01-09-2021 | | By Sam Brown
Recently, the Open Compute Project announced that it would look towards developing open-source silicon packaging and AI systems. What is the Open Compute Project, what did it announce, and how will this help future data centre services?
The Open Compute Project is an organisation comprised of data-centric companies, including ASUS, ARM, Facebook, IBM, Google, and Cisco, with the goal of developing open-source server equipment. Facebook started the Open Compute Project in 2009 under the name “Project Freedom”.
As Facebook would outsource their data centres to third parties who would use proprietary equipment, it became apparent that such hardware would be inappropriate as Facebook scaled. Therefore, Facebook decided to explore the concept of open-source hardware in developing servers that could be easily expanded, used commonly available parts, and accessible to anyone. Developments here would eventually lead to the public announcement of the project, which in turn became the Open Compute Project.
With interest in developing open-source hardware and keeping with the times, the Open Source Project recently announced that it would look towards silicon packaging, optical device integration, and AI. The idea behind the new direction is to create standardisation of hardware that will become critical in the next generation of data centres and servers alike while also ensuring that cooling, racking, and networking are not interfered with.
Of the announcements, the concept of open silicon is most interesting as it relates to developing silicon devices that use an open architecture. Anyone involved with PCB design understands the trouble caused by semiconductor packages being unique and following no standard layout.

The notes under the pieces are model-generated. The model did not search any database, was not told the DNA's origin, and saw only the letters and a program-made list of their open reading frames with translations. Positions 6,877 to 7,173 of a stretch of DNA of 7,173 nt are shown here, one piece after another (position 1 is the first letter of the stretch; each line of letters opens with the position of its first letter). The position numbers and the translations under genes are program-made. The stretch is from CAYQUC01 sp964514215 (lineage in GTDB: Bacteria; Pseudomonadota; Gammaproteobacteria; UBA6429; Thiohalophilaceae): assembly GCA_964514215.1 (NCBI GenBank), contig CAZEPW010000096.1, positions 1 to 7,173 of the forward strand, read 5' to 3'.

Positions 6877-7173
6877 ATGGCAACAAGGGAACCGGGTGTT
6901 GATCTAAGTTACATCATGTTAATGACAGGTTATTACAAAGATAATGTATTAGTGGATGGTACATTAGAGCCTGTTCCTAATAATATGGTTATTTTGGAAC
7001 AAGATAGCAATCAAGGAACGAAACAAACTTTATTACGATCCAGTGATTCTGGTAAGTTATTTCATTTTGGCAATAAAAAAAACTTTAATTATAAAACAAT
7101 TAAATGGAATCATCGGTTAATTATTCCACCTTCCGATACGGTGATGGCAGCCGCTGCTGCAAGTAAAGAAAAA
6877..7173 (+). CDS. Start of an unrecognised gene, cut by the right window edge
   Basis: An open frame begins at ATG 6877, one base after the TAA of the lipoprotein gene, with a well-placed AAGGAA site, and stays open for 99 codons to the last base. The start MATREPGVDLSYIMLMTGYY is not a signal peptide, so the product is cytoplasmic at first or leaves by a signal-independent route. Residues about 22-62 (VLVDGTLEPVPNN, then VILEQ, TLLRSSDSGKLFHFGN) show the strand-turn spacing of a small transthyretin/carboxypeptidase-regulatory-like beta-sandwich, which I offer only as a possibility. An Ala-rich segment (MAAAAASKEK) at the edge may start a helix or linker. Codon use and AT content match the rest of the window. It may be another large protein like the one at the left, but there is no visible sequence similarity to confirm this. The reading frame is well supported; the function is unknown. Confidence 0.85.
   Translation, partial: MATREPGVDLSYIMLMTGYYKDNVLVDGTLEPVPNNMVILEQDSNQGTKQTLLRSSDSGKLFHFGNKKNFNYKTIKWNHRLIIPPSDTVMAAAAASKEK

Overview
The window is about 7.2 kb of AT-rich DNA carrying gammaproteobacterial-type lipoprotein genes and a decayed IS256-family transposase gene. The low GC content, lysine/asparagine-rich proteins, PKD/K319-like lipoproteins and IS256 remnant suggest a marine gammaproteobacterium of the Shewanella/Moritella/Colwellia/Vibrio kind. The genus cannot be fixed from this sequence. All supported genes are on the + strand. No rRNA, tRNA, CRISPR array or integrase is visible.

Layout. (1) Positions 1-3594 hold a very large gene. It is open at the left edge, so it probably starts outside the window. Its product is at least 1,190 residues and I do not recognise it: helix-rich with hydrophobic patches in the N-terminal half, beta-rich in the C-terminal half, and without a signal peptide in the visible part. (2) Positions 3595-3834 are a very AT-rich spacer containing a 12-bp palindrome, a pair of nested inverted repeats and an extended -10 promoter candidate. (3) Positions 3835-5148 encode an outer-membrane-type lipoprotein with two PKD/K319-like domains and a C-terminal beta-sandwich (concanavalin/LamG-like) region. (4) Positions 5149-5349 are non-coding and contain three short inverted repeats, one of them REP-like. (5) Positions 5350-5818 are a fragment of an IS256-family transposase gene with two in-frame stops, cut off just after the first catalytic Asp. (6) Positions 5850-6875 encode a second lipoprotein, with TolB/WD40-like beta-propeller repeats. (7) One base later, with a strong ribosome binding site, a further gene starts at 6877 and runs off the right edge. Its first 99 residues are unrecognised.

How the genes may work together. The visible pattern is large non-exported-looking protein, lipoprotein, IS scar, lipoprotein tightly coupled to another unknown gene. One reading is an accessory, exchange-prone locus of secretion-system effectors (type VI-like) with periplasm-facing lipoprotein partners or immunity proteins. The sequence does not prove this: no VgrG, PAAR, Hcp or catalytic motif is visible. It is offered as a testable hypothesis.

As soon as a new piece of silicon is designed, it can sometimes find itself in a new package (many CPU companies such as Intel and AMD do this). This also means that older systems may not be upgradable with new processors, modules, and devices, thus forcing data centres to replace perfectly functional racks.
Also outlined by the Open Compute Project is the desire for standard interfaces between different packages. Standard interfaces could be referring to optical links that have been proposed as an alternative method for data transmission on PCBs. An optical link is not subject to the same challenges faced by PCIe and other electrical busses being far more resilient to interference, transmitting a wide spectrum, and having exceedingly high data rates. Optical links between processors could allow for high-speed communication at the core level between various devices, creating a massive performance boost as data is directly shared between processes.
Generally speaking, industries have been able to accelerate in development after unified standards are laid out. An excellent example is the IBM PC architecture; by multiple manufacturers following the IBM standard, hardware and software became standardised. Instead of only targeting one specific computer developed by a specific company, targeting the IBM PC platform provided companies with a vast customer base. IBM PC architecture also led to the development of systems that could exchange information with ease, allow files to easily be transferred between machines and develop applications that all could access.
In the case of the Open Compute Project, creating common hardware and interfaces helps datacenters scale and upgrade in a way never before possible. Racks that require processing upgrades could swap out their CPUs, new optical interfaces can be connected with ease, and the use of standard rack sizes allows for modular design. Considering how every open-source movement has shown great success, doing the same for datacenters will only present a golden opportunity for standardisation and rapid development.